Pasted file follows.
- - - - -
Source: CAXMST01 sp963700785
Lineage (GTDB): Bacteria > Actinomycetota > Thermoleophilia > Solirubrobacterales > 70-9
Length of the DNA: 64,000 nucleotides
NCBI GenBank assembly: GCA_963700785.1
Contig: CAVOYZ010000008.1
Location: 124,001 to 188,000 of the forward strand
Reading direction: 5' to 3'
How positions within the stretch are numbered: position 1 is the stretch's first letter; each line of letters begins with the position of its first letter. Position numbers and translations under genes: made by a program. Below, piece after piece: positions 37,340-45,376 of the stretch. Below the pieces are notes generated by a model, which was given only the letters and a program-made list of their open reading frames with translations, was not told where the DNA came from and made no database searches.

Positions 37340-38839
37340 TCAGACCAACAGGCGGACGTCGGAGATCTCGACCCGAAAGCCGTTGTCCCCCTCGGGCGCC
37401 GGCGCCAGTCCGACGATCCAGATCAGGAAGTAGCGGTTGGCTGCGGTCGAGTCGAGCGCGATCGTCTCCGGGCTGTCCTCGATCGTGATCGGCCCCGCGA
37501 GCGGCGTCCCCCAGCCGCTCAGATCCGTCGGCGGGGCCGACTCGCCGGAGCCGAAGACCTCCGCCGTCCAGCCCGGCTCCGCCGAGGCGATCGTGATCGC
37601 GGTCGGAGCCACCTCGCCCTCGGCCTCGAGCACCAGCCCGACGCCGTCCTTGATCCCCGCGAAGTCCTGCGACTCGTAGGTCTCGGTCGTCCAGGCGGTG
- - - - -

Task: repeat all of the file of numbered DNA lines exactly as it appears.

Source: CAXMST01 sp963700785
Lineage (GTDB): Bacteria > Actinomycetota > Thermoleophilia > Solirubrobacterales > 70-9
Length of the DNA: 64,000 nucleotides
NCBI GenBank assembly: GCA_963700785.1
Contig: CAVOYZ010000008.1
Location: 124,001 to 188,000 of the forward strand
Reading direction: 5' to 3'
How positions within the stretch are numbered: position 1 is the stretch's first letter; each line of letters begins with the position of its first letter. Position numbers and translations under genes: made by a program. Below, piece after piece: positions 37,340-45,376 of the stretch. Below the pieces are notes generated by a model, which was given only the letters and a program-made list of their open reading frames with translations, was not told where the DNA came from and made no database searches.

Positions 37340-38839
37340 TCAGACCAACAGGCGGACGTCGGAGATCTCGACCCGAAAGCCGTTGTCCCCCTCGGGCGCC
37401 GGCGCCAGTCCGACGATCCAGATCAGGAAGTAGCGGTTGGCTGCGGTCGAGTCGAGCGCGATCGTCTCCGGGCTGTCCTCGATCGTGATCGGCCCCGCGA
37501 GCGGCGTCCCCCAGCCGCTCAGATCCGTCGGCGGGGCCGACTCGCCGGAGCCGAAGACCTCCGCCGTCCAGCCCGGCTCCGCCGAGGCGATCGTGATCGC
37601 GGTCGGAGCCACCTCGCCCTCGGCCTCGAGCACCAGCCCGACGCCGTCCTTGATCCCCGCGAAGTCCTGCGACTCGTAGGTCTCGGTCGTCCAGGCGGTG